God doesn’t get angry, pure and simple.

Ron Rolheiser, OMI

God is not a creature, another existent among others, a being like us. God’s ways are not our ways. This has been affirmed from Isaiah through 2000 years of Christian tradition. We cannot project our way of being, thinking, and loving unto

God. And nowhere is this truer than when we imagine God as getting angry. Mercy, love, and forgiveness are not attributes of God, as they are for us. They constitute God’s nature. God doesn’t get angry like we do.

Scripture and Christian tradition do, of course, speak of God as getting angry, but that, as Christian theology clearly teaches, is anthropomorphism, that is, it is a projection of human thought and feeling into God. In saying things such as God is angry with us or God is punishing us for our sins, we are not, in essence, saying how God feels about us but rather how we, at that moment, feel about God and how we feel about ourselves and our own actions.

Yet isn’t the language of God’s anger a vital part of our tradition, our scriptures, our prayers, our psalms, and our liturgy? They all speak of us as offending God and as God getting angry. Are these simply to be written off? No. They teach an important truth, even as they must be called for what they are, anthropomorphisms. They are meant to challenge the soul the way indigestion challenges the body. God doesn’t punish us for eating the wrong things or for overeating. Our own biology does and, in doing so, it sends us a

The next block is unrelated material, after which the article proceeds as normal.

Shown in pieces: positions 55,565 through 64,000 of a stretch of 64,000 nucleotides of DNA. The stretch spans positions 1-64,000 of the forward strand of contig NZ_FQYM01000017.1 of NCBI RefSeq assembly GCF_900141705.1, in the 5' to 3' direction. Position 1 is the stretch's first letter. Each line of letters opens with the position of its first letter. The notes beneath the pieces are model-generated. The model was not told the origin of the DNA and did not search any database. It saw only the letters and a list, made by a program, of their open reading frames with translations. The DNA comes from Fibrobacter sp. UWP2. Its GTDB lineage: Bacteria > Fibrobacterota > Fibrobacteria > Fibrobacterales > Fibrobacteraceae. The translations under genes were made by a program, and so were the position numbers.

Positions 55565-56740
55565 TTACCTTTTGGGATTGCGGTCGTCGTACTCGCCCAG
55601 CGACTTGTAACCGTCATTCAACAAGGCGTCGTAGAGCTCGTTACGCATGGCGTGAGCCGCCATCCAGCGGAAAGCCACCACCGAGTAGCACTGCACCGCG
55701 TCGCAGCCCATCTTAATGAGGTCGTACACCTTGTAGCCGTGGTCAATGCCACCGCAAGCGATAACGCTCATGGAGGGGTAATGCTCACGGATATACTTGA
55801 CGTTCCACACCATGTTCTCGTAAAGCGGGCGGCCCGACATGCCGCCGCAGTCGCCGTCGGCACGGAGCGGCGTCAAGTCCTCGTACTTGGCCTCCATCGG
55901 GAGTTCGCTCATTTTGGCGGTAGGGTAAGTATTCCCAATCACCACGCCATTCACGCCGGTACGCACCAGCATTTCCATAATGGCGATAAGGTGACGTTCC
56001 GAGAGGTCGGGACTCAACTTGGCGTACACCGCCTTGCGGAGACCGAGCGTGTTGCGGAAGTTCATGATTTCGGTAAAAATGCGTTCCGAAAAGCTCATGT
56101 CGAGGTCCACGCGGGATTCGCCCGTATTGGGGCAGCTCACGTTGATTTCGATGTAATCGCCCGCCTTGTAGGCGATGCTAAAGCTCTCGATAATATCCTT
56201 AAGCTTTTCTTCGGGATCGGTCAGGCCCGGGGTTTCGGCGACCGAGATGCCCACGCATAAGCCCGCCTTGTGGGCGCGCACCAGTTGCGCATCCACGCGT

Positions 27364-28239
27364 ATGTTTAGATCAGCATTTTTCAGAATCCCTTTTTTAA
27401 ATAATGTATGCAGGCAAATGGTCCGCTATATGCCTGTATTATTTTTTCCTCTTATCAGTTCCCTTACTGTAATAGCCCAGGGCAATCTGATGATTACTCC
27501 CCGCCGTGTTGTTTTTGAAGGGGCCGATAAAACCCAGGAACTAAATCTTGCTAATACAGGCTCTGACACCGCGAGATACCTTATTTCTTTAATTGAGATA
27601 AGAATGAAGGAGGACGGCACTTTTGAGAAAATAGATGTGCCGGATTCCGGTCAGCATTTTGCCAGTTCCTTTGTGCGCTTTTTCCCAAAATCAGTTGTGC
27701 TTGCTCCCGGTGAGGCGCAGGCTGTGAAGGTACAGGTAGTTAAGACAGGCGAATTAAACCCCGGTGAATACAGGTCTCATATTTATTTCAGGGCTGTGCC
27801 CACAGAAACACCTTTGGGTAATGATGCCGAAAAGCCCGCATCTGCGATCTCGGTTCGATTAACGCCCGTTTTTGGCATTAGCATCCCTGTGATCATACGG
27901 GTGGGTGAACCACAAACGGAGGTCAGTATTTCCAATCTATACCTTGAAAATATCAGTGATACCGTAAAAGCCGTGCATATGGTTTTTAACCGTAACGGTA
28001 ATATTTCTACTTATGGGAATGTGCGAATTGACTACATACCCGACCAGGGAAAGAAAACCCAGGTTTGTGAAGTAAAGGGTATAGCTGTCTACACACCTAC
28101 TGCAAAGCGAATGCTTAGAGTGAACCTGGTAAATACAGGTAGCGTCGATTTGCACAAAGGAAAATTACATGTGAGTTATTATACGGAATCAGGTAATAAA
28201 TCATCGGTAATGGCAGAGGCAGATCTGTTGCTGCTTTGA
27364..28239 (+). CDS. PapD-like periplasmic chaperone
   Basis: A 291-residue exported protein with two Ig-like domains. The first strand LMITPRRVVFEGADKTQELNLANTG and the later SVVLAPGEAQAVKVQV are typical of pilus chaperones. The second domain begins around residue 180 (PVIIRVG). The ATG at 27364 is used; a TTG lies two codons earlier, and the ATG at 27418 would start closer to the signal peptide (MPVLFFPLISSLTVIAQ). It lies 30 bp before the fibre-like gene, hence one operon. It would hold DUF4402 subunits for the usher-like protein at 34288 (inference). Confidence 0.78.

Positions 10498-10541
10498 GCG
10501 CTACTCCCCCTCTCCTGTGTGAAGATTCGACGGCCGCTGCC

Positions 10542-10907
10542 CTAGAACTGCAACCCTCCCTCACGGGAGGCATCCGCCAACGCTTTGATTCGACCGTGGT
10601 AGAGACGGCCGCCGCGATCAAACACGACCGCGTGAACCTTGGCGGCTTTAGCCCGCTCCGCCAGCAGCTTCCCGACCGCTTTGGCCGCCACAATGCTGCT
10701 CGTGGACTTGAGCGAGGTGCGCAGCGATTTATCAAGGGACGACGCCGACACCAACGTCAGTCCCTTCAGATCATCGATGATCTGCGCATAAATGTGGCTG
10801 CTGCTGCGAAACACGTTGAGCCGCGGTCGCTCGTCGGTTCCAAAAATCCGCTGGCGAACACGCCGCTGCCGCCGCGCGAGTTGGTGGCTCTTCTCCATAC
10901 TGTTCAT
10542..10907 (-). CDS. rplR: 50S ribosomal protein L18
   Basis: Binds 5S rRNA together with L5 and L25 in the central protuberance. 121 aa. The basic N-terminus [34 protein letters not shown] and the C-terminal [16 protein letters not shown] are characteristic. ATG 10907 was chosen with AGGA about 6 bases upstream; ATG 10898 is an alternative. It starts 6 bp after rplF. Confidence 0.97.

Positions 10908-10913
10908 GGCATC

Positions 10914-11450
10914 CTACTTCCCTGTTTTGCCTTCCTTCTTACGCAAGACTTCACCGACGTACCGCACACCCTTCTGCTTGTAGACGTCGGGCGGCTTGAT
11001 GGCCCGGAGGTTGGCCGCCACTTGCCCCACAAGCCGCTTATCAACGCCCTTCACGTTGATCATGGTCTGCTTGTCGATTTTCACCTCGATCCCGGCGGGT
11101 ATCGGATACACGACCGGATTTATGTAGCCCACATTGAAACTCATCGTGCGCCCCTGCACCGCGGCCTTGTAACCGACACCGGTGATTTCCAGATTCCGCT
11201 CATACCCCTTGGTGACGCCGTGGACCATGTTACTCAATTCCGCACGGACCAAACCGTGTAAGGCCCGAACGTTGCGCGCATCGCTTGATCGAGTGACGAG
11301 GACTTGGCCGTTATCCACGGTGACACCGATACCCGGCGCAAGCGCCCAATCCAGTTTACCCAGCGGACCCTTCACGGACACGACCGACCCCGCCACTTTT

nasty signal that we’ve been doing something wrong.

Metaphorically speaking, indigestion comes at you like a vengeful angel and throws you into the great winepress of biological fury.

God doesn’t hate us when we do something wrong, but we hate ourselves; God doesn’t wreak a vengeance on us when we sin, but we beat ourselves up whenever we do; and God never withholds forgiveness from us, no matter what we’ve done, but we find it very difficult to forgive ourselves for our own transgressions. There is indeed an angelic razor and a winepress of God’s fury, but those are names for the experience of discontent and self-hatred inside of us whenever we are unfaithful. They have nothing to do with God’s nature.

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